The Wind in the Willows is the first segment of The Adventures of Ichabod and Mr. Toad, narrated by Basil Rathbone. The other half of the animated feature was based on the unrelated short story, The Legend of Sleepy Hollow. It was reissued as a stand-alone short in the 1950s.
The Wind in the Willows is based on the children’s book by the British novelist Kenneth Grahame, first published in 1908. Alternating between slow- and fast-paced, it focuses on four anthropomorphic animals: Mole, Rat, Toad, and Badger. They live in a pastoral version of Edwardian England.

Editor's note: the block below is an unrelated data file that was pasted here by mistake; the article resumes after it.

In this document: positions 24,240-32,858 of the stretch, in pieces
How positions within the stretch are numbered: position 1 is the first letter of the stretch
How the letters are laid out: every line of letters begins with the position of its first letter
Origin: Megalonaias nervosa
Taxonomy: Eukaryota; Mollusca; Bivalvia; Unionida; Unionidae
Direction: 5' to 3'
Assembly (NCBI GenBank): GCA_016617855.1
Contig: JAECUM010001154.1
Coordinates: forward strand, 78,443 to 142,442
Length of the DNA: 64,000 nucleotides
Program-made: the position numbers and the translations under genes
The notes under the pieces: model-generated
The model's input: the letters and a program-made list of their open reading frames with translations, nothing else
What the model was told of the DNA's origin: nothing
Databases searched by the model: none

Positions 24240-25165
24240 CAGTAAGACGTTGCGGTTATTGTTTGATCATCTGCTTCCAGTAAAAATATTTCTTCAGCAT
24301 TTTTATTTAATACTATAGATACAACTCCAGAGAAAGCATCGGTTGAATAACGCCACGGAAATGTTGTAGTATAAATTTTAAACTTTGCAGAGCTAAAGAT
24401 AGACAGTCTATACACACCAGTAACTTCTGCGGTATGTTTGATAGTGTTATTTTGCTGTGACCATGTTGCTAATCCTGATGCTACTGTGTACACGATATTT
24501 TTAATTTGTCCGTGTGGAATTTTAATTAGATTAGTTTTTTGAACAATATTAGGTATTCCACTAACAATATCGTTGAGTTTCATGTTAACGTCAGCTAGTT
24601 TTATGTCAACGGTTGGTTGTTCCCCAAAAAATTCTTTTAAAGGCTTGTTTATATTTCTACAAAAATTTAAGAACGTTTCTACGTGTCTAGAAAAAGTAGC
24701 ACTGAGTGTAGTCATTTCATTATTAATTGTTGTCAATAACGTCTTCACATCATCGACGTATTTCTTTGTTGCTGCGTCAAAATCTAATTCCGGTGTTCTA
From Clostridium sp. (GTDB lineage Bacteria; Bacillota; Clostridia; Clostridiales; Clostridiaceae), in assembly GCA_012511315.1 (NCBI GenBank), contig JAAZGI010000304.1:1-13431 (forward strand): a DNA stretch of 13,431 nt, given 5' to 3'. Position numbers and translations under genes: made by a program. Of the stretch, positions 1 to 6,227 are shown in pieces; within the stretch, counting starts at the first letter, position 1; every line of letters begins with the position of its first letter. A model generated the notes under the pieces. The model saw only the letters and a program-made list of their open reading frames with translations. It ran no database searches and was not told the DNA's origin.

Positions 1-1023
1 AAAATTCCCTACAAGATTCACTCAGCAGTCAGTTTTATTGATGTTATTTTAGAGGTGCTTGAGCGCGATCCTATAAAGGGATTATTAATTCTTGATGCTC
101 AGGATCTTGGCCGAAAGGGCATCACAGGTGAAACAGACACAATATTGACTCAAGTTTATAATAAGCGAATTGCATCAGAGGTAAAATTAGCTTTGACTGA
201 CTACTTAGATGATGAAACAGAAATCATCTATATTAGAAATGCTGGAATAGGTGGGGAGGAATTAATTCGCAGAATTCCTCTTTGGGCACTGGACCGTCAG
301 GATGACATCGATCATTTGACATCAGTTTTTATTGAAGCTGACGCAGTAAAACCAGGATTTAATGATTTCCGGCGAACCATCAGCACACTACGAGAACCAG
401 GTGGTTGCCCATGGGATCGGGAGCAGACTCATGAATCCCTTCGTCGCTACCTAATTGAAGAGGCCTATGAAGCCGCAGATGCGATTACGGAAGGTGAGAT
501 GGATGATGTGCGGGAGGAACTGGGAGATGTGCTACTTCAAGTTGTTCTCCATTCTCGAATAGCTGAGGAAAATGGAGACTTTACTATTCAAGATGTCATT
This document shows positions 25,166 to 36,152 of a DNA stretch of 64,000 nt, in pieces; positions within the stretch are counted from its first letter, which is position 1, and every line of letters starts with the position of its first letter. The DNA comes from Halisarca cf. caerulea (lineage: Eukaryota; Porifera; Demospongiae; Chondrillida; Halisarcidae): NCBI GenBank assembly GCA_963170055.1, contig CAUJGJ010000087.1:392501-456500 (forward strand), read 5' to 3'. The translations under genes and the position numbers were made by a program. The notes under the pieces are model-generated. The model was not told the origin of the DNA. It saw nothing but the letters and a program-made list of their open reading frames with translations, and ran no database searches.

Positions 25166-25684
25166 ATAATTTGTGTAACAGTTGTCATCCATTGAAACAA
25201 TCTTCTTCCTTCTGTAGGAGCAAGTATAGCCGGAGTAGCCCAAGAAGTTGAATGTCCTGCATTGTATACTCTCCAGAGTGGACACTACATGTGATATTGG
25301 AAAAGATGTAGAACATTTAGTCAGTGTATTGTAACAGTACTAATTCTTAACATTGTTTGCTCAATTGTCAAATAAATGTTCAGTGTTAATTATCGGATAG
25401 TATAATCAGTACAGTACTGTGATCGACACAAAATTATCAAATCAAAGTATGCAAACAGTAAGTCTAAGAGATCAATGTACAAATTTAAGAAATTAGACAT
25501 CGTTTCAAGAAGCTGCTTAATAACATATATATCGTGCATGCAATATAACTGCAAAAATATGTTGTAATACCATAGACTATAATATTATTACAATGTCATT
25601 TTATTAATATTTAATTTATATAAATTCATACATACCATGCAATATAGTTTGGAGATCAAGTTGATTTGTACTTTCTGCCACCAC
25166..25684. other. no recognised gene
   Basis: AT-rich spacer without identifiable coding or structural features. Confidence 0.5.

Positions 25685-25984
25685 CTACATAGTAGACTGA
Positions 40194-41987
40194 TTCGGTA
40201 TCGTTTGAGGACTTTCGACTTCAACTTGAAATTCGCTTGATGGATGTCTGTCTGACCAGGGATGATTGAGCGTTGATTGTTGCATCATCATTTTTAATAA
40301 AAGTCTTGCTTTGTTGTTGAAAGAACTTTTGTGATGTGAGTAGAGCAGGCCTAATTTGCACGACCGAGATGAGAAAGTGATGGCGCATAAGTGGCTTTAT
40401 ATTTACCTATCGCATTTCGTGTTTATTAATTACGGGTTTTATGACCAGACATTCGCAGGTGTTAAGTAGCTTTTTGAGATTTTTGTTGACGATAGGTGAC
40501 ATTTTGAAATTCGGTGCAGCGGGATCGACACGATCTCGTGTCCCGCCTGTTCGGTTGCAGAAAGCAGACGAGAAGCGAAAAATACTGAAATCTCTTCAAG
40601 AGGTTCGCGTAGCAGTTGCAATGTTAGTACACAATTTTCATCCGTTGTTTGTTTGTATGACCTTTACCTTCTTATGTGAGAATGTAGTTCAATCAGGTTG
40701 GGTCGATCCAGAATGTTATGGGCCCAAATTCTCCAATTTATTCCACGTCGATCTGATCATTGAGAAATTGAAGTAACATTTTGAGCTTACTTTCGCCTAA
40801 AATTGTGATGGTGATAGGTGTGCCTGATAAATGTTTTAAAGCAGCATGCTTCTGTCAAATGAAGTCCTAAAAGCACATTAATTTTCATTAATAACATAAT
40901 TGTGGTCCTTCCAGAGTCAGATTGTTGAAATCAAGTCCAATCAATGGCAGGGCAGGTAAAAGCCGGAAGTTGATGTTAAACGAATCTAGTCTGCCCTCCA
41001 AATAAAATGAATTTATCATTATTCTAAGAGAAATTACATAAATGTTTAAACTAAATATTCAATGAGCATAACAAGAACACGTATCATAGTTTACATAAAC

“If you want to preserve your power indefinitely, you have to get the consent of the ruled”
– Aldous Huxley
This is an interview by Mike Wallace that took place on May 18, 1958, from the Harry Ransom Center at The University of Texas at Austin, in which Huxley foretells a future when telegenic presidential hopefuls use television to rise to power, technology takes over, drugs grab hold, and frightful dictatorships rule us all.
“I’d rather be myself,” he said. “Myself and nasty. Not somebody else, however jolly.”
– Bernard Marx
*From the Aldous Huxley novel Brave New World published in 1932.
Frankenweenie is a 1984 featurette directed by Tim Burton and co-written by Burton with Leonard Ripps. It is both a parody and homage to the 1931 film Frankenstein based on Mary Shelley’s 1818 novel Frankenstein. Burton later directed a feature-length stop-motion animated remake of Frankenweenie, released in 2012.